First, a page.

Bears Sign CB Jaylon Johnson to 4Y/$76M Contract

The Bears and Jaylon Johnson, their franchise player, finalized a contract that would make Johnson one of the top 10 compensated corners in the NFL. The contract which will average $19 million dollars a season carries a guarantee of $54 million of which $43.8 million is fully guaranteed at signing. Jordan Schultz of Bleacher report had the most details on the contract so far and I thought we could use those numbers to see where the contract ranks.

The annual value of the contract will make Johnson the 7th highest paid corner in the NFL, behind Jaire Alexander, Denzel Ward, Jalen Ramsey, Marlon Humphrey, Marshon Lattimore, and Trevon Diggs. He will earn $28 million in the first year of the contract which is 8th in the NFL behind those same names as well as Tre’Davious White. He will earn $60 million in the first three years of the contract per Adam Schefter and that number is tied for 5th in the league and the most for any cornerback not on a five year contract. In my opinion that is probably the number that drove the deal home as it gets Johnson to the coveted $20M/year number on the three year metric.

The guarantees on the contract are strong especially given the length of the contract. The $54 million ranks 6th in the NFL and 5th if valued on a per year basis. As a percentage of the contract value it ranks 1st. My guess would be that this does not fully vest to a full guarantee until 2026, but that is just a guess.

The full guarantee is 3rd in the NFL putting Johnson just ahead of Ramsey. Considering the length of the contract it is a massive number. The full guarantee works out to $10.95 million per season. The next closest player (White) is at $9.2 million. This represents 57% of the contract’s total value which is huge. My feeling is that they were willing to trade max value for more guarantees to get the contract done.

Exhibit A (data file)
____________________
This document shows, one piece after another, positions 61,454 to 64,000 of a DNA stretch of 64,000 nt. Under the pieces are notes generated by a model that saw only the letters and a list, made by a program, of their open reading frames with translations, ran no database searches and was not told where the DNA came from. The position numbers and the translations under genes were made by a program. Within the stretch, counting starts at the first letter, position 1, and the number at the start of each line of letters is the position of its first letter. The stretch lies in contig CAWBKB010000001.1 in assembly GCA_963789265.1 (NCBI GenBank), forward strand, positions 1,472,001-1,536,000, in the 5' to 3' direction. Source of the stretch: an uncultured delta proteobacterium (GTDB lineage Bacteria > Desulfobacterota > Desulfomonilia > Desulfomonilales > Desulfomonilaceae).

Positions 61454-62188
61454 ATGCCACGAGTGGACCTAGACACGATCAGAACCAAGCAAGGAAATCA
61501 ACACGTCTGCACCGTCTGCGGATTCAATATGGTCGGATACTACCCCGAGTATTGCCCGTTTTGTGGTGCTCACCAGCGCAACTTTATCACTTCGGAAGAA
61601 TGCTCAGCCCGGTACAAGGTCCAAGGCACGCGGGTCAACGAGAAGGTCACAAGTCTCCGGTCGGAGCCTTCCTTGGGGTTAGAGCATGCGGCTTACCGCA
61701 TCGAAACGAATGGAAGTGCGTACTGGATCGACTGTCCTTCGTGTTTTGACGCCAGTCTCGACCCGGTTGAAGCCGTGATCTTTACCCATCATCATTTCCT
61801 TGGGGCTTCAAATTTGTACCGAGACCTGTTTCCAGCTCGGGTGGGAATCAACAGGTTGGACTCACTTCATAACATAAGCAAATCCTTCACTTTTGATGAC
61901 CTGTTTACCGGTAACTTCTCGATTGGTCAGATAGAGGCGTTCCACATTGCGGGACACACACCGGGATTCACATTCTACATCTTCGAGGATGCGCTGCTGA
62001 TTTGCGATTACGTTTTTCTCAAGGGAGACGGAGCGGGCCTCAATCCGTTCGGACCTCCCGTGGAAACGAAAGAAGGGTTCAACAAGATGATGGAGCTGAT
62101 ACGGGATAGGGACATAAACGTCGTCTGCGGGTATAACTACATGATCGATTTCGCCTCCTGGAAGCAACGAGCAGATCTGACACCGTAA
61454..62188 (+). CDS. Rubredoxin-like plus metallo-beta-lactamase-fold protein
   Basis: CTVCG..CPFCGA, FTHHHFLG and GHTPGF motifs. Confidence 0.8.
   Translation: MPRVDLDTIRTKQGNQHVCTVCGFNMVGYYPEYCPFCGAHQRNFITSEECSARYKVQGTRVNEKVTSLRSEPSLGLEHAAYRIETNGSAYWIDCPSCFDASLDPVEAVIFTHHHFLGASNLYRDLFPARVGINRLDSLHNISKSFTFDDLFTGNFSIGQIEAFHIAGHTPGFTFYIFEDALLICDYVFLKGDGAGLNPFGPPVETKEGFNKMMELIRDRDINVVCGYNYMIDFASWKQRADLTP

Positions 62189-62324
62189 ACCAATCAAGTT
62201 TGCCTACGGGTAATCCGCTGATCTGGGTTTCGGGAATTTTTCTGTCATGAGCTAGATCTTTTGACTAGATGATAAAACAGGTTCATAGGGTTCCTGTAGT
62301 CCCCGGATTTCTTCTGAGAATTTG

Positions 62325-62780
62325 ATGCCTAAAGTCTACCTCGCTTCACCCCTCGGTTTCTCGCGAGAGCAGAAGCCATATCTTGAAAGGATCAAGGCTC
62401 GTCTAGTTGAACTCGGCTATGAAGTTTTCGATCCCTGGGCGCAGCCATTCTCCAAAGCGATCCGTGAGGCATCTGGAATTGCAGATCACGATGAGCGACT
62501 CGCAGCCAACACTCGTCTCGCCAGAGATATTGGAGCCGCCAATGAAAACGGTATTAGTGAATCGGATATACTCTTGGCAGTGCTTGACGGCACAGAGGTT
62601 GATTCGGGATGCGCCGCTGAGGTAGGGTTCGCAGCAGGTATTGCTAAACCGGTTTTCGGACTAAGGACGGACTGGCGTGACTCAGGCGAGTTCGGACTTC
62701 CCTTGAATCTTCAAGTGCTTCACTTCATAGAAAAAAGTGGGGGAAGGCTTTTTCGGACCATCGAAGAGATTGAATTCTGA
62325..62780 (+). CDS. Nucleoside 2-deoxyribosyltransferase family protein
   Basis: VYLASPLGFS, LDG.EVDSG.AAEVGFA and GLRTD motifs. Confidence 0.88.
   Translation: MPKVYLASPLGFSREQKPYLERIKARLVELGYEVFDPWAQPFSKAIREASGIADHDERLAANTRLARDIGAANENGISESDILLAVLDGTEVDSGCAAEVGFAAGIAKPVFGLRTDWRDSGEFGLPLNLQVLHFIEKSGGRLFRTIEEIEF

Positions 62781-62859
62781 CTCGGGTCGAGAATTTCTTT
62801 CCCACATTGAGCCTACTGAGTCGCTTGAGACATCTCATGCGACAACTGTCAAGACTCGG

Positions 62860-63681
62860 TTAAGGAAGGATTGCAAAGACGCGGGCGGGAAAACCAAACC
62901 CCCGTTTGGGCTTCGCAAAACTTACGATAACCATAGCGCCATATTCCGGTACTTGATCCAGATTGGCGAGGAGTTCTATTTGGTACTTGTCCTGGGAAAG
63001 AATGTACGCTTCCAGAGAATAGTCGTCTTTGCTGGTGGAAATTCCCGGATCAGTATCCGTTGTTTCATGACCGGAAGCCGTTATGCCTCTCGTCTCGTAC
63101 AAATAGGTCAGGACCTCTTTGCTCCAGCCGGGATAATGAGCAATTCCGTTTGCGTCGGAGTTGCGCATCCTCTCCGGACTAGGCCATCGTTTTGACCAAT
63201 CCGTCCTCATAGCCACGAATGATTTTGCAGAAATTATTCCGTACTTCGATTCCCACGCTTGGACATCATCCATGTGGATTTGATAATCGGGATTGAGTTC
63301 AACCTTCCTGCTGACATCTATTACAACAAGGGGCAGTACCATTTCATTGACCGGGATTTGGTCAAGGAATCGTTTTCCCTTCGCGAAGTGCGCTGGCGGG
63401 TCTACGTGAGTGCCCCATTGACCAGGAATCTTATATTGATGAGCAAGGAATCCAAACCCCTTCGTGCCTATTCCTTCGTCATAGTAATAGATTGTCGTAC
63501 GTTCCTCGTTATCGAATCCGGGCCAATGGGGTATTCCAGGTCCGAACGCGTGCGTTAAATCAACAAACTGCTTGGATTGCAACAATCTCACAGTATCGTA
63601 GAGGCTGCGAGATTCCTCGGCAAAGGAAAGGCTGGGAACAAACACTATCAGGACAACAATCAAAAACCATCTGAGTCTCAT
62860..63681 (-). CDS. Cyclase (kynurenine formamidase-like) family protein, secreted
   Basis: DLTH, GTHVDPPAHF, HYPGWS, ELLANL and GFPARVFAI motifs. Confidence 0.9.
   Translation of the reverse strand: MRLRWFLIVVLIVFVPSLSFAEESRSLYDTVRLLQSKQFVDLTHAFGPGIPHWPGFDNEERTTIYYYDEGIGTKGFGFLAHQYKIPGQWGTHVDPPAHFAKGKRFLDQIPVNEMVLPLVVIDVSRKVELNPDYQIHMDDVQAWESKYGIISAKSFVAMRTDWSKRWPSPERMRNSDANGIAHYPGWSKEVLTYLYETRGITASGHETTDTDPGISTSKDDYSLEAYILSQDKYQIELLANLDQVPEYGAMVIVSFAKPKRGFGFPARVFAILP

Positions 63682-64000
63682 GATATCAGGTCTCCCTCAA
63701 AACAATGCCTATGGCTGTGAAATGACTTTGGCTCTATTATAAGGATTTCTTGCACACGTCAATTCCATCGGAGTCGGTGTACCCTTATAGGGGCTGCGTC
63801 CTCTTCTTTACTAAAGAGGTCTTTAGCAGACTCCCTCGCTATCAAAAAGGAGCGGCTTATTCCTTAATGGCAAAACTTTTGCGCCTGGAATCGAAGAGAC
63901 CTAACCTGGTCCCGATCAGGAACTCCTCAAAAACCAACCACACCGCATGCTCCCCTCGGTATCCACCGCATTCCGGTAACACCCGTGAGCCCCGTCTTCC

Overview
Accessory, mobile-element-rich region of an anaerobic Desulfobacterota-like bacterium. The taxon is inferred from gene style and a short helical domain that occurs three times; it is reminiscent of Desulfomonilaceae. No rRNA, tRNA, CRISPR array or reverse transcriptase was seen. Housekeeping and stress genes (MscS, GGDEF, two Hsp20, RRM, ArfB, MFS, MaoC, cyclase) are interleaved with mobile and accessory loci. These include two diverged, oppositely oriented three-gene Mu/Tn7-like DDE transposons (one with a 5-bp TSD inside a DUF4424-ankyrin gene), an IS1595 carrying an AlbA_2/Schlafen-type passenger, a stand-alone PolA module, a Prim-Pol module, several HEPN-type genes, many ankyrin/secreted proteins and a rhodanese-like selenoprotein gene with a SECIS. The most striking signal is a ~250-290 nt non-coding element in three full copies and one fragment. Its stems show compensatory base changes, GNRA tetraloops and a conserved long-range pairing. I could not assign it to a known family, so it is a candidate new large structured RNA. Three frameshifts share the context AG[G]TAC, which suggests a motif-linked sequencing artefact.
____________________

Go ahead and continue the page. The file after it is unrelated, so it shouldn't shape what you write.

Now one can argue if using guarantees per year does or does not matter. For this particular position I would lean more towards “does not matter” only because the cornerbacks often fade quicker than other positions and in many cases the 5th year is meaningless for the team and player. However there are always exceptions and getting a four year contract as a player is certainly preferable to a five year one especially when the team is willing to do guarantees that mimic those of the longer term contract.

The one thing about this contract that will be criticized is that this did not jump in value even though he was a franchise player. Usually the annual value for a franchise player is at least one million per year higher than the tag value and in most cases it is a few million higher rather than falling as it did here. There have been a few exceptions- Jason Pierre-Paul and Jarvis Landry are the two most recent- and usually indicates a player who isn’t a traditional franchise tag candidate. I do think Johnson, who was nearly traded last year, fits that bill and in this case the tag was only used because Johnson and the Bears were close to a deal but it just needed to get over the finish line.